ABOUT THE AUTHOR: Dave Brown is a founding partner of Boston Microlaw, LLP, a practice of small business attorneys in Boston, and a graduate of the Northeastern University School of Law. He once set up a MySpace account all by himself.

  • Hi,

    Thanks for responding to my post which seems to have generated more comment than it deserves. I hope to do a round up response soon. You certainly raise some good points in your post. I do agree that lawyers of my generation are largely to blame for the sorry state of today’s profession. In particular, large firms kept raising rates like drunken sailors and hiring associates to feed the beast, which fueled law school admissions. When the economy tanked in 2009, new lawyers were first to be abandoned, and the loss of 14,000 associate jobs put downward pressure on the law firm economy making it harder for lawyers at lower tiered schools to find jobs. Meanwhile, it should have been partners who ran their firms into the ground who were forced out. In any event, history is what it is and here we are.
    In terms of law schools’ role in this mess, they do need to continue to make sure that students have the substantive skills needed in practice. I seem to recall that when I graduated, I could research and write a fairly cogent brief, but those skills seem harder to find. On the marketing/business end, I don’t necessarily think that law schools need to teach blogging or twitter as a course but offering career office programs and encouraging students to gain exposure instead of discouraging would be helpful.
    I feel a sense of obligation to the next generation of lawyers. As an independent lawyer in a specialized practice area, it is really not easy for me to hire new lawyers but since they can’t gain experience in places they once did (every regulatory agency and law firm wants someone with experience), I am willing to step up. But it’s easier for me to do that if the people I work with bring something to the table.
    BTW, love the MicroLaw concept and look of your law firm website.

    • davebrown

      Thank you for attention and kind words. I’ve been studying the issues surrounding the plight of the legal industry for the last few months in connection with a project that is trying to do something about it (more news coming soon on this and other blogs), and I couldn’t have articulated this as well you did. Spot on.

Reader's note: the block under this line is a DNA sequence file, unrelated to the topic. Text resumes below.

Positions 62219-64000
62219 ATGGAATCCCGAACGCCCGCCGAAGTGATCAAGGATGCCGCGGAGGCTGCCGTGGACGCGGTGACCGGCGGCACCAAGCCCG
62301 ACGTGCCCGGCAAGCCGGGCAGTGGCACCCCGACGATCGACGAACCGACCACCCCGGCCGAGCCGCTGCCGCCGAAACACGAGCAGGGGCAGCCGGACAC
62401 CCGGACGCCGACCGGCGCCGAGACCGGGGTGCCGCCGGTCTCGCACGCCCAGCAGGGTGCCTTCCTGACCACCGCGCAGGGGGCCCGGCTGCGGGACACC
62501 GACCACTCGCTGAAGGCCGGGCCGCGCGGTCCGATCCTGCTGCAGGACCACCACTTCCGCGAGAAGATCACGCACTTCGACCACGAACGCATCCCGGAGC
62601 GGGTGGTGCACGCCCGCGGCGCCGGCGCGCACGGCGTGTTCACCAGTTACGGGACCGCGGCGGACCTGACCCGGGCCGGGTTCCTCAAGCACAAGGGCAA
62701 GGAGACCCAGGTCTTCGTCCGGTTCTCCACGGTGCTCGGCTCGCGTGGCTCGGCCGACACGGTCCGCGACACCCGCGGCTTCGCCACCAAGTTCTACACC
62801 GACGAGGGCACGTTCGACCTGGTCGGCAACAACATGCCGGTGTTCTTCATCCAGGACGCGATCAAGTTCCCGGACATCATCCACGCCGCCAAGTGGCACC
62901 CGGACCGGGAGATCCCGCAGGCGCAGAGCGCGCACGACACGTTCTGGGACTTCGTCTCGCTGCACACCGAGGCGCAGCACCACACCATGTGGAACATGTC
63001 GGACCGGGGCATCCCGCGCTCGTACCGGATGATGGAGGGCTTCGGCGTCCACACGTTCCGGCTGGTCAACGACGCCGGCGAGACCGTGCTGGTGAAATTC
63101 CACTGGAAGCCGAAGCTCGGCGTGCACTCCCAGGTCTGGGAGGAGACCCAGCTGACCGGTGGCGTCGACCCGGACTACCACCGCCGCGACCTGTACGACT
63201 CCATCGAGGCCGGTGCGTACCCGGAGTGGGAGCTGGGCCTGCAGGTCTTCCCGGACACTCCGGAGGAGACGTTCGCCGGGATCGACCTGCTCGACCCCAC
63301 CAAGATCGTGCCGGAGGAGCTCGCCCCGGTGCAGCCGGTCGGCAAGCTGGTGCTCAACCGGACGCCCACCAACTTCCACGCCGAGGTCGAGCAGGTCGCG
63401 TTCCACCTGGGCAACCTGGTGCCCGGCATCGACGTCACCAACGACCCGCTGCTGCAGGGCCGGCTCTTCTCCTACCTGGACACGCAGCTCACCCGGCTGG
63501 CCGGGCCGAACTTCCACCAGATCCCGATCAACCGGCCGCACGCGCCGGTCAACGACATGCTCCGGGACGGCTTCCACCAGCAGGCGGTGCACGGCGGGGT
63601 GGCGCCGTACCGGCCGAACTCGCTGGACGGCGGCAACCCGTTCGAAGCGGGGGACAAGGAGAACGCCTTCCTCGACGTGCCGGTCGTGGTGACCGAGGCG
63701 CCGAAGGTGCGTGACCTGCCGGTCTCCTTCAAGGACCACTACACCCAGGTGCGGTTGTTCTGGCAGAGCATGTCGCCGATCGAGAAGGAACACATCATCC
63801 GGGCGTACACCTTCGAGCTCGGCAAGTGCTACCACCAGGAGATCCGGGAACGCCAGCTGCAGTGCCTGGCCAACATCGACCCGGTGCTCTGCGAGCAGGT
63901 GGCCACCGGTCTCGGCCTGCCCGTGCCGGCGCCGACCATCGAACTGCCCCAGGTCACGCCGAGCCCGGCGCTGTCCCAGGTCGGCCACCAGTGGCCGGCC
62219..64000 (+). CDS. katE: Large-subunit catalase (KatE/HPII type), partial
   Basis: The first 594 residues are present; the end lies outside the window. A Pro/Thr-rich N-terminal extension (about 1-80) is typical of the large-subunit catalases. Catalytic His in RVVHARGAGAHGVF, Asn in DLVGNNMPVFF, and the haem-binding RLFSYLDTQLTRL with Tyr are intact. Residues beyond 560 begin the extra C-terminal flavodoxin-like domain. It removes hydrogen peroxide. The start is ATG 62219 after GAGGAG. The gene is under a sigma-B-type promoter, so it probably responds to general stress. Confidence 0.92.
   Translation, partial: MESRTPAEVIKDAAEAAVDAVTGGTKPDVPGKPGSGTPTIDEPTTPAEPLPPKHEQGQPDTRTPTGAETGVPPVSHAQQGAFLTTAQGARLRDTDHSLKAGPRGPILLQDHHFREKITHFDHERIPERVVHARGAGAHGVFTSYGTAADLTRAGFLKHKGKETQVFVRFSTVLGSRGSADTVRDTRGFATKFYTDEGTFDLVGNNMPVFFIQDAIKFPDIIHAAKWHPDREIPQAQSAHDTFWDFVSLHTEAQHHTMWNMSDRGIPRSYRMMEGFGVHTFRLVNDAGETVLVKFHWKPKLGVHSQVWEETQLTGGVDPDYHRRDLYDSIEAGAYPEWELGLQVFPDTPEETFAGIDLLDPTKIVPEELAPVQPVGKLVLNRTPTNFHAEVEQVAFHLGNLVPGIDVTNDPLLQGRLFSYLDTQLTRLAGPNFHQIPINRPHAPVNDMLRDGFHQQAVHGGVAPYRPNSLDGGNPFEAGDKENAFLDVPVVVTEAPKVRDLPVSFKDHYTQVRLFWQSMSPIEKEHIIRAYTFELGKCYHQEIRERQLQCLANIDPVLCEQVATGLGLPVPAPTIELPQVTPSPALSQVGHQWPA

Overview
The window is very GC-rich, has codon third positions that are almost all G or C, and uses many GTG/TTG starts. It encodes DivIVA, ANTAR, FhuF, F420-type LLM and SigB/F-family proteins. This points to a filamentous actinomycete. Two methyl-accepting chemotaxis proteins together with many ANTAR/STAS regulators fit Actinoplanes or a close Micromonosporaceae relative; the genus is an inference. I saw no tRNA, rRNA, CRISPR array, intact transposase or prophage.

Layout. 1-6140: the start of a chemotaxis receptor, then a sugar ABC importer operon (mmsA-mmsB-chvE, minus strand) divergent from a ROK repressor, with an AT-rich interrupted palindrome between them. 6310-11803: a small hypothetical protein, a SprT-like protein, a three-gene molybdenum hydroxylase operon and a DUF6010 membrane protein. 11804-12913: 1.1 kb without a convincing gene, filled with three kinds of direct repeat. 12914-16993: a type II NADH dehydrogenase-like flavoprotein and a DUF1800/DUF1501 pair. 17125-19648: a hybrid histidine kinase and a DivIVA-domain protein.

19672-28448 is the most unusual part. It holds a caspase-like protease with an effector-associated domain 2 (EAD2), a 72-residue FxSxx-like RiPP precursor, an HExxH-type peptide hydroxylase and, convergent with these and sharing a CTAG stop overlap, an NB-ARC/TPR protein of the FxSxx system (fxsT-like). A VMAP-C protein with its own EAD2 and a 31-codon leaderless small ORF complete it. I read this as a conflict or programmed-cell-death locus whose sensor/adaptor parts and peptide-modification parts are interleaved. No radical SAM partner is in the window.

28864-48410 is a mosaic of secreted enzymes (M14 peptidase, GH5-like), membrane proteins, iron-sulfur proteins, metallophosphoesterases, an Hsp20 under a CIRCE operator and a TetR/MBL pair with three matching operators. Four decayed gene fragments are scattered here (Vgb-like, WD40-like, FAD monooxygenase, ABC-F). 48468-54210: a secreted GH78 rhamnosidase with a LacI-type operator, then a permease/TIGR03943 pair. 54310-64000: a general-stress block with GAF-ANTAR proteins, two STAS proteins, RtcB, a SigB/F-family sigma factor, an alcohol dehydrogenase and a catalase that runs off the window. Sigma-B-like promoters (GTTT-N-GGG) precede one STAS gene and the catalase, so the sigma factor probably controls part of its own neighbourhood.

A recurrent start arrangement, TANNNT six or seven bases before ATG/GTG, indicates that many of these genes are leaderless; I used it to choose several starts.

I believe your post got a lot of attention because you touched a nerve. People in my peer group do not want to hear that they took on a six-figure debt, buried their lives in books for three years and have no marketable skills to show for it. Just as our heads emerged from the waters of bar examination, here comes one of the big kids to shove us back below the surface. Of course, I think the point of your post is well-found. New attorneys in this market need more skills, more craftiness and more creativity to realize their value.

      I also agree that it’s not a law school’s responsibility to teach the skills you discussed. Not directly. But it is the school’s responsibility to prepare us for life after graduation. If schools told law students to figure out Twitter, then law students would do that, because that’s what law students do. Instead, we’re repeatedly instructed to “network,” with little insight on how best to network. This is why you have clueless new lawyers showing up entirely unprepared on how to demonstrate their value to you (or what value to demonstrate). Of course, as someone who has these skills and has been out in the world, I can tell you that many attorneys of YOUR generation lack the technological savvy to tap their value. They overpay someone else to do their social networking and SEO, because it seems easier (and may very well be). Nonetheless, it is up to us to cultivate and demonstrate as much value as possible wherever we can, so you’re ultimately right. Please understand, however, that you delivered this message in a manner that portrays young attorneys as fools, a portrayal we’re not taking kindly to these days.

      Again, thank you for compliments on my practice. And if you are interested in helping out a couple of young attorneys, it would be especially great if you could re-Tweet this blog post to your followers. #marketing(!)